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Those who invested in Exxon Mobil (NYSE:XOM) three years ago are up 193%

Exxon Mobil Corporation (NYSE:XOM) shareholders might be concerned after seeing the share price drop 10% in the last quarter. But in three years the returns have been great. In fact, the share price is up a full 152% compared to three years ago. After a run like that some may not be surprised to see prices moderate. The fundamental business performance will ultimately dictate whether the top is in, or if this is a stellar buying opportunity.

So let's assess the underlying fundamentals over the last 3 years and see if they've moved in lock-step with shareholder returns.

View our latest analysis for Exxon Mobil

While markets are a powerful pricing mechanism, share prices reflect investor sentiment, not just underlying business performance. One flawed but reasonable way to assess how sentiment around a company has changed is to compare the earnings per share (EPS) with the share price.

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During three years of share price growth, Exxon Mobil achieved compound earnings per share growth of 79% per year. The average annual share price increase of 36% is actually lower than the EPS growth. So one could reasonably conclude that the market has cooled on the stock. We'd venture the lowish P/E ratio of 6.93 also reflects the negative sentiment around the stock.

The image below shows how EPS has tracked over time (if you click on the image you can see greater detail).

earnings-per-share-growth
earnings-per-share-growth

It is of course excellent to see how Exxon Mobil has grown profits over the years, but the future is more important for shareholders. It might be well worthwhile taking a look at our free report on how its financial position has changed over time.

What About Dividends?

When looking at investment returns, it is important to consider the difference between total shareholder return (TSR) and share price return. The TSR is a return calculation that accounts for the value of cash dividends (assuming that any dividend received was reinvested) and the calculated value of any discounted capital raisings and spin-offs. Arguably, the TSR gives a more comprehensive picture of the return generated by a stock. In the case of Exxon Mobil, it has a TSR of 193% for the last 3 years. That exceeds its share price return that we previously mentioned. The dividends paid by the company have thusly boosted the total shareholder return.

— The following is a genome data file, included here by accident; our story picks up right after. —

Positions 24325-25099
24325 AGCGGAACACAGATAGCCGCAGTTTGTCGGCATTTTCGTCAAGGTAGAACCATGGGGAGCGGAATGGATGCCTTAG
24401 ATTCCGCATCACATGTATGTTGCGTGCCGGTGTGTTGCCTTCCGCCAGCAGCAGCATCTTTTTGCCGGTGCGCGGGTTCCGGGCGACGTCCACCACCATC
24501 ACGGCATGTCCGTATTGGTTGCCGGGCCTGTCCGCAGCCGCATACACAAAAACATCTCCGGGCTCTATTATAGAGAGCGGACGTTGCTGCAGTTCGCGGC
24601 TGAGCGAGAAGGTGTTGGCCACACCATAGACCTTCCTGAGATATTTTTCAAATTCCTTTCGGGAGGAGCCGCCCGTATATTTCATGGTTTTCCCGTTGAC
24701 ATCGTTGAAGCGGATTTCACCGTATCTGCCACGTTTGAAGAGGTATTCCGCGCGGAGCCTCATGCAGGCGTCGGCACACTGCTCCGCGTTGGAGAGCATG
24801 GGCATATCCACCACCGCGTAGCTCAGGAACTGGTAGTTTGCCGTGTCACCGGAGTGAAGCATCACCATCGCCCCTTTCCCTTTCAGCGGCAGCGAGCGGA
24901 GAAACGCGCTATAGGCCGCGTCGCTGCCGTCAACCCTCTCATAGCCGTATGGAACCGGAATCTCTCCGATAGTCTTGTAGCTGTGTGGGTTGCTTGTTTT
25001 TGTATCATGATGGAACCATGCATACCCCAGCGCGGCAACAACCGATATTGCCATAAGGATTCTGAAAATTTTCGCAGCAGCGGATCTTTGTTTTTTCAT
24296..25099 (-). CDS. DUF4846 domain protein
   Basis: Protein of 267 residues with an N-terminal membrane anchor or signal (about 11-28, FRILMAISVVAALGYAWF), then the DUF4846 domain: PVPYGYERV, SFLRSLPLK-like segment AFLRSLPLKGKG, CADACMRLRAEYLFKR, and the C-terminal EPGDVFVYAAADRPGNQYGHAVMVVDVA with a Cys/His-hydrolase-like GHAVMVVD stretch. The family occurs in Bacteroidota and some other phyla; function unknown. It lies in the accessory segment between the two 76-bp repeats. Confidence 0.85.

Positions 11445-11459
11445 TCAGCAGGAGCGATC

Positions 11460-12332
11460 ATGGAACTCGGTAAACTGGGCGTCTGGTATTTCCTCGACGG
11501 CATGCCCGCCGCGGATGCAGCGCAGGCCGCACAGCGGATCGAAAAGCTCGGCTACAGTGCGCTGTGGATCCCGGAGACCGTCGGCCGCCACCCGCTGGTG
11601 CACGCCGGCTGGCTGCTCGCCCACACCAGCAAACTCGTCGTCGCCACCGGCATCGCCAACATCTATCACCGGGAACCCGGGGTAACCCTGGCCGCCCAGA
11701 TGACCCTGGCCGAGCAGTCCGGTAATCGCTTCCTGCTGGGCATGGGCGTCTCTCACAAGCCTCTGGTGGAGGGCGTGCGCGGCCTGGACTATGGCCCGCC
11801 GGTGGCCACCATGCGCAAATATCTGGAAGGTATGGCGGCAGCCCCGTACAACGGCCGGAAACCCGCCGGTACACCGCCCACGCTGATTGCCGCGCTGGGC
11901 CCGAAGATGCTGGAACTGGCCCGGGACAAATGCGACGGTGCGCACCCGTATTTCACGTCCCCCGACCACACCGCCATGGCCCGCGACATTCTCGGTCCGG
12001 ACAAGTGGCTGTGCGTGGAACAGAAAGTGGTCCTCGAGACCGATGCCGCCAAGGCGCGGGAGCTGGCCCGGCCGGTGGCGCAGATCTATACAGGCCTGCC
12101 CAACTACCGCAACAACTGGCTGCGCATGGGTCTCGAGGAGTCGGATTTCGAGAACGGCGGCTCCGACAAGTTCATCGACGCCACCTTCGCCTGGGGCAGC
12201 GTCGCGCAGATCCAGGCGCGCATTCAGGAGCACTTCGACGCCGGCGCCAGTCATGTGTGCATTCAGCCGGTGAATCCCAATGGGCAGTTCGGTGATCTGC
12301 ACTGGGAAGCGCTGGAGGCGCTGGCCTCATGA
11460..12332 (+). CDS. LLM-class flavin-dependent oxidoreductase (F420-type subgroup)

A Different Perspective

It's good to see that Exxon Mobil has rewarded shareholders with a total shareholder return of 22% in the last twelve months. And that does include the dividend. That's better than the annualised return of 11% over half a decade, implying that the company is doing better recently. Given the share price momentum remains strong, it might be worth taking a closer look at the stock, lest you miss an opportunity. While it is well worth considering the different impacts that market conditions can have on the share price, there are other factors that are even more important. For instance, we've identified 2 warning signs for Exxon Mobil (1 is potentially serious) that you should be aware of.

For those who like to find winning investments this free list of growing companies with recent insider purchasing, could be just the ticket.

Please note, the market returns quoted in this article reflect the market weighted average returns of stocks that currently trade on American exchanges.

Have feedback on this article? Concerned about the content? Get in touch with us directly. Alternatively, email editorial-team (at) simplywallst.com.

This article by Simply Wall St is general in nature. We provide commentary based on historical data and analyst forecasts only using an unbiased methodology and our articles are not intended to be financial advice. It does not constitute a recommendation to buy or sell any stock, and does not take account of your objectives, or your financial situation. We aim to bring you long-term focused analysis driven by fundamental data. Note that our analysis may not factor in the latest price-sensitive company announcements or qualitative material. Simply Wall St has no position in any stocks mentioned.

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